14-Jun-2002  What happened to my Motion-to-Quash-B? ("Prytulak-Query-B")
An explanation of the nomenclature by which reference is made to "Motion-to-Quash-B" can be found in the Prytulak letter to Bascue of 27-Sep-2002.
Lubomyr Prytulak

14 June 2002

Los Angeles Superior Court ¾ Central
111 N. Hill Street
Los Angeles, California    90012

Case No. BC271433
Defendant: Lubomyr PRYTULAK
Plaintiff: Steven RAMBAM

I bring the following four issues to the court's attention.

What happened to my Motion to Quash?

My Motion to Quash, dated 27-May-2002 was addressed as follows:

Hon. James R. Dunn: Dept 26, Room 316
Los Angeles Superior Court Central
111 N. Hill Street
Los Angeles, California
USA      90012

FedEx tracking of this Motion indicates that it was delivered to the Mailroom at 08:57 on 29-May-2002 and was signed for by J. Mabini.  As of the morning of 14-Jun-2002, however, acknowledgment of the receipt of this Motion has not appeared on the Superior Court of Los Angeles web site Case Summary for Case No. BC271433.

If my Motion to Quash is defective, I would appreciate being informed so that I can correct it, even as I see the plaintiff being informed when his submissions are defective.

If the court objects to my Motion to Quash not being presented on the proper form, then I point out that I had searched the Superior Court web site for a Motion to Quash form, failed to find one, and my query to the webmaster concerning such a form went unanswered.

Is the Court going to allow redundant suits?

I am astonished that Steven Rambam is permitted to complain in his Case No. 02E00326 (filed on 09-Jan-2002, and still pending) of alleged defamation contained in a certain public document, and then to complain in his Case No. BC271433 (filed 04-Apr-2002, and still pending) of alleged defamation contained in exactly this same document plus one other.  I look forward next to Steven Rambam initiating a third law suit, before a third judge, which complains of the first two documents plus one other.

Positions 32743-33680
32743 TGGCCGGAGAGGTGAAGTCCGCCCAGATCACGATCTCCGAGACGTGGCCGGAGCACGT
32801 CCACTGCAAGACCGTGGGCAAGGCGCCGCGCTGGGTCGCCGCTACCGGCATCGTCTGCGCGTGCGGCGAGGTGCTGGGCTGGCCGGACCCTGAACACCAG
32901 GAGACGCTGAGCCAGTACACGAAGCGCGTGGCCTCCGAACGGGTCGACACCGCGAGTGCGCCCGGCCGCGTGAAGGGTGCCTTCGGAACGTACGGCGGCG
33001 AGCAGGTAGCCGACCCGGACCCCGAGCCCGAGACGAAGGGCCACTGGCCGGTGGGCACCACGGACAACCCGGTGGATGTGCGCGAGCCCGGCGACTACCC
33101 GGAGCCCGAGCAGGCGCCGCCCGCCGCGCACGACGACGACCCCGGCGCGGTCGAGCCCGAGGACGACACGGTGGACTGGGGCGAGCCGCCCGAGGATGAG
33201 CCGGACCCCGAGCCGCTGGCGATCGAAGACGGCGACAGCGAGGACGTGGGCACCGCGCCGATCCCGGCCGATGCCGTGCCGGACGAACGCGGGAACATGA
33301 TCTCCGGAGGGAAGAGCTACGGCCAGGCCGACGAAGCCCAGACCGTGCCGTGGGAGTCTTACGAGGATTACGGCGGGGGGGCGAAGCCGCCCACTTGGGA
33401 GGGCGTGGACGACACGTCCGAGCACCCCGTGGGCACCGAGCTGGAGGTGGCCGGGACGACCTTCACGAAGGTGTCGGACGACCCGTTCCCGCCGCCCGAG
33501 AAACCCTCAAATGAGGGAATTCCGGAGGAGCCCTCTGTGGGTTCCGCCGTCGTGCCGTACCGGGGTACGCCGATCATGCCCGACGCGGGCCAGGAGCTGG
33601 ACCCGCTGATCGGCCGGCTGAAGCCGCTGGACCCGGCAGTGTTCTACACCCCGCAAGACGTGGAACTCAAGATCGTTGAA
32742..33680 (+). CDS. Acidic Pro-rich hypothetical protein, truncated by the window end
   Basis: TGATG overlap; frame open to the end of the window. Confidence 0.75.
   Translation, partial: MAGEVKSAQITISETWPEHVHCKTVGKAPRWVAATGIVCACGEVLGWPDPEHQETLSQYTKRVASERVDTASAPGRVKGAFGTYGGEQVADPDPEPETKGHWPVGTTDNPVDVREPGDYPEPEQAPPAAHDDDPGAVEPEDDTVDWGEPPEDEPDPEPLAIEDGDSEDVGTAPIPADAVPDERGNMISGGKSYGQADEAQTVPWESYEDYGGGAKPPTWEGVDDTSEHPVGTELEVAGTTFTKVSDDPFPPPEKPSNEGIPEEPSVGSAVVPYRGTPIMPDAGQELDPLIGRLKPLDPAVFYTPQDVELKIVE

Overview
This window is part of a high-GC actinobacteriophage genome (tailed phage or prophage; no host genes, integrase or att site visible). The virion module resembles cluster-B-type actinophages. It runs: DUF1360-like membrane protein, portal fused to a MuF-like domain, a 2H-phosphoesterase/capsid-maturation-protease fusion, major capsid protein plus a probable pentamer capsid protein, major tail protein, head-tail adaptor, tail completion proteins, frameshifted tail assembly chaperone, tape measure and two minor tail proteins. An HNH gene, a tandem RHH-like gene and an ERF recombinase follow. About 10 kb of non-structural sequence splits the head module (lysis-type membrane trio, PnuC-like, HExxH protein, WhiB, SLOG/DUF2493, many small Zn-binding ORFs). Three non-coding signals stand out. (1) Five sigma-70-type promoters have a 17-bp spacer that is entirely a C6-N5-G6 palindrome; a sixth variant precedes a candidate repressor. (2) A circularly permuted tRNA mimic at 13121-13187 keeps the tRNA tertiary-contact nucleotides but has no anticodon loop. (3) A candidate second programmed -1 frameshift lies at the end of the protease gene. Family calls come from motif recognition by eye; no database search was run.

No Early Mediation without jurisdiction

A challenge to jurisdiction surely presents a barrier to all other proceedings, most especially to mediation.

If in scheduling an Early Mediation hearing, the Superior Court was unable to anticipate a challenge to jurisdiction from the peculiarity that the plaintiff lives in another state (New York), or from the peculiarity that the defendant lives in another country (Canada), or from the California Court of Appeal (B129319) having told this same plaintiff (Steven Rambam) represented by this same attorney (Gary Kurtz) that it refused jurisdiction over the same circumstances that he complains of today then at least the Superior Court can see that the challenge to jurisdiction is being raised now, and so that the 01-Jul-2002 scheduling of an Early Mediation hearing that I find on the Superior Court web site is inappropriate and needs to be cancelled.

I am surprised, furthermore, that I received no query as to the acceptability of the scheduling of the above Early Mediation hearing, and in fact not even any notification that it had been scheduled.  It appears that the court felt it sufficient to post the date on its web site, and felt it adequate to expect me to continually check this web site to see what hearings the Court obligated me to attend, and to reschedule the rest of my life around whatever date it assigned.

I wonder if Steven Rambam is similarly excluded from participation in scheduling, and receives no notification of it.  If he is getting better treatment than that, then here too I venture to request equality.

Retaining a California attorney

I have queried a California attorney on the possibility of his bringing the Superior Court's lack of jurisdiction to its attention, and have been informed that he would require a retainer of $8,500 (which works out to $13,039 Canadian).  Especially as a retainer is not a final bill, and as proceedings could end up taking twice as long ($26,078 Canadian), or three times as long ($39,117 Canadian), I conclude that retaining a California lawyer is beyond my means.

The alternative is ... I don't know whether to call it Orwellian or Kafkaesque.  The alternative finds many expressions, among them the following:

The Court will appreciate that the above alternative, no matter how expressed, is unbearable and unacceptable, and so that my continuing to assist the Court in understanding Rambam-Kurtz activity is going to have to be postal or electronic only, and is going to have to be unassisted by counsel.  In other words, I will be unable either to attend myself, or to send representation to, any California proceeding.

Lubomyr Prytulak

Gary Kurtz, Esq.,
20335 Ventura Blvd, Suite 108
Woodland Hills, California    91364